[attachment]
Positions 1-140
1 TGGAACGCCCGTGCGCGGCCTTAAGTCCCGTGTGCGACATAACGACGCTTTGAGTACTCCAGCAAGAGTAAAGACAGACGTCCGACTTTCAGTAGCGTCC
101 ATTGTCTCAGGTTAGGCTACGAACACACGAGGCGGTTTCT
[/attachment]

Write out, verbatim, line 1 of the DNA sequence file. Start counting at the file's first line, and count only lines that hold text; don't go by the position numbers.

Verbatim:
Positions 1-140